Home Business NewsBusiness This is Sainsbury’s big plan for fighting off Aldi and Lidl

This is Sainsbury’s big plan for fighting off Aldi and Lidl

by LLB Reporter
6th Nov 14 9:18 am

The big four supermarkets – Tesco, Sainsbury’s, Morrisons and Asda – have been hit hard by the arrival of uber-discount rivals Aldi and Lidl in the past couple of years.

Just today, Wm Morrison (that’s Morrisons to the guy on the street) has announced a 6.3% fall in sales in the three months to November, compared with the same period last year.

Sainsbury’s saw sales fall 2.8% for the three months to September, compared with the year before.

But Sainsbury’s is coming back fighting.

It has teamed up with Danish discount chain Netto to enter the lucrative discount market, and today they open their first new Netto store, in Leeds.

Dansk Supermarked, Netto’s parent company, and Sainsbury’s are both contributing £12.5m to the joint venture.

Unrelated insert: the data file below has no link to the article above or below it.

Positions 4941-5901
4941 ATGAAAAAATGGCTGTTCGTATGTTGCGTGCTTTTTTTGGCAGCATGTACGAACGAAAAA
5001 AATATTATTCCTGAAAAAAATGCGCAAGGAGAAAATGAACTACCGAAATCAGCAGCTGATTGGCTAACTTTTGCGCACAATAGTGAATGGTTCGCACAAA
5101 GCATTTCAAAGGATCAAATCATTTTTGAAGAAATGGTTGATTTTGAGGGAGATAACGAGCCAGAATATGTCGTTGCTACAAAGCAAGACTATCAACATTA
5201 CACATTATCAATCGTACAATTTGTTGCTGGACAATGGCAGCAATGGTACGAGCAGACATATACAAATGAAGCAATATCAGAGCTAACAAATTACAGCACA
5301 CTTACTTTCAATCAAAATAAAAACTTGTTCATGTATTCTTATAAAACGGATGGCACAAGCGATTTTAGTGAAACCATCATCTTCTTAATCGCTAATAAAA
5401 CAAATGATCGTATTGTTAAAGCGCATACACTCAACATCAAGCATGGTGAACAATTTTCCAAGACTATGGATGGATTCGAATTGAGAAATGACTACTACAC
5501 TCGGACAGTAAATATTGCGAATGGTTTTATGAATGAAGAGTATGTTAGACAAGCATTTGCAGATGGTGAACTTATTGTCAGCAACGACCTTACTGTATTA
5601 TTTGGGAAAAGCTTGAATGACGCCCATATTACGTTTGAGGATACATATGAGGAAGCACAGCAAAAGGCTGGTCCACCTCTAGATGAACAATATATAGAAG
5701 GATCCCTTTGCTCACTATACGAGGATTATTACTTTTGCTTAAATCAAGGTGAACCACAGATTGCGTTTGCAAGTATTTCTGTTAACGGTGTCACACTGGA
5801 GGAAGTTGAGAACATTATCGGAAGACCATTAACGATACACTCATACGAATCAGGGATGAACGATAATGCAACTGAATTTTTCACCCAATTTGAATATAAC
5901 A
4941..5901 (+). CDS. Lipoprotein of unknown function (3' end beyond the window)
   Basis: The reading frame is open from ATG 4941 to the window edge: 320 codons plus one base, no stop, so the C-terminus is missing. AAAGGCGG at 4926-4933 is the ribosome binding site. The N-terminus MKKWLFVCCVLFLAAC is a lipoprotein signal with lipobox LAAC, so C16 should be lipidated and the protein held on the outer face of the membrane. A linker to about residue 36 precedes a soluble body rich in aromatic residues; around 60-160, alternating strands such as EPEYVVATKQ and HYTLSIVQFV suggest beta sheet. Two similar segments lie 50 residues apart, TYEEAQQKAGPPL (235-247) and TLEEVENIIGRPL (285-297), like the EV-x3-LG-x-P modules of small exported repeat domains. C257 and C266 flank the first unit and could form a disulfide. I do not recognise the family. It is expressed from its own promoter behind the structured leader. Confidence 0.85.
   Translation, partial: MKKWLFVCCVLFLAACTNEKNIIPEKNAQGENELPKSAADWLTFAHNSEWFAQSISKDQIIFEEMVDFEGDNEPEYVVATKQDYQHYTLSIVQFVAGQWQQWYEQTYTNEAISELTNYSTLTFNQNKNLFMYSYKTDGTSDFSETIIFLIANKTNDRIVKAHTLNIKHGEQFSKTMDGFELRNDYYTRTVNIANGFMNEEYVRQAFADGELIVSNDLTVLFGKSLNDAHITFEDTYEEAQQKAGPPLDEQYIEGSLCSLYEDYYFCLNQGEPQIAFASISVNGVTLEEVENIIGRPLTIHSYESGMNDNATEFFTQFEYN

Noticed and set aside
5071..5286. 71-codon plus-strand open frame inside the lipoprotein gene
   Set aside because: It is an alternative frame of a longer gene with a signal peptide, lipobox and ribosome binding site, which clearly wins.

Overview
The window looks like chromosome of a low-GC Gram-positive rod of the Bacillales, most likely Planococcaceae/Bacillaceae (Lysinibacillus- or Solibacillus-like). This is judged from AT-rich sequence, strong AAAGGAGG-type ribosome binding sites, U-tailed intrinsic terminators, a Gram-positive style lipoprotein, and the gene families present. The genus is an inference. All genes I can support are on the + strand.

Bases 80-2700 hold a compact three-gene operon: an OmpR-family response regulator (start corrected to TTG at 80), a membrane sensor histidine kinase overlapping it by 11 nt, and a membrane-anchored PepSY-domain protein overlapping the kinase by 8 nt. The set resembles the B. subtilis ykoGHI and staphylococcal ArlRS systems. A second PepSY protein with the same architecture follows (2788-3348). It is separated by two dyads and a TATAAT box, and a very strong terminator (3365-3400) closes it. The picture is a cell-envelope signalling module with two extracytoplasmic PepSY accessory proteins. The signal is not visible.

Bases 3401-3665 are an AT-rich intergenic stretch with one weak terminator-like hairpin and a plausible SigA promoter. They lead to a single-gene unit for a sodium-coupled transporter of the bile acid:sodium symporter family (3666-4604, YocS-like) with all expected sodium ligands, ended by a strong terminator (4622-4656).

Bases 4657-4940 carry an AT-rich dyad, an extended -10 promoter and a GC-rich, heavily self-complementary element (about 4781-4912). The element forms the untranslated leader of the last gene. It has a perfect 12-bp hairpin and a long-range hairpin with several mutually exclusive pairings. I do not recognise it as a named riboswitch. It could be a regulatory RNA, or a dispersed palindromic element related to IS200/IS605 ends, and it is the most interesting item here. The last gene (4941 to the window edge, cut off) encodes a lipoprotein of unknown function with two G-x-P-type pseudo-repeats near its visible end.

They plan to open 15 UK stores in the next year.

It’s not risk-free, by the companies’ own admission – but then you could argue that none of the savviest business moves ever are.

Per Bank, chief executive of Netto’s owner, Dansk Supermarked, said at the press launch of the store: “I hope we can set new standards for discounters in the UK. It’s a big risk but I believe we are able to deliver that.

“We’re a discounter, but a discounter with a Scandinavian twist.”

What else can we tell you now? The Guardian reports that the stores will feel “light, bright and cheap, with a Scandinavian touch”, similar to Ikea.

The BBC reckons “they are also likely to have a Danish flavour,” offering Danish pastries and Lego.

Netto will sell one-off products available for only a week or so, as Lidl does.

Most of the stores will be based in the north of England, neatly avoiding eating into Sainsbury’s largely south-of-England foothold too much.

The new Netto stores will stock around 2,200 products, which is comparable with Aldi and Lidl’s ranges, including heavily discounted own-brand versions of popular household products. (The big four typically stock around 40,000 products.)

Morten Moberg Nielsen, head of Netto UK, said: “We think everyone should be able to buy nice things, in a nice shop, at a nice price.”

Do you think this is a good move for Sainsbury’s? Let me know @sophiehobson and in comments below.

LONDON RETAIL NEWS, TRENDS AND INSIGHTS

 

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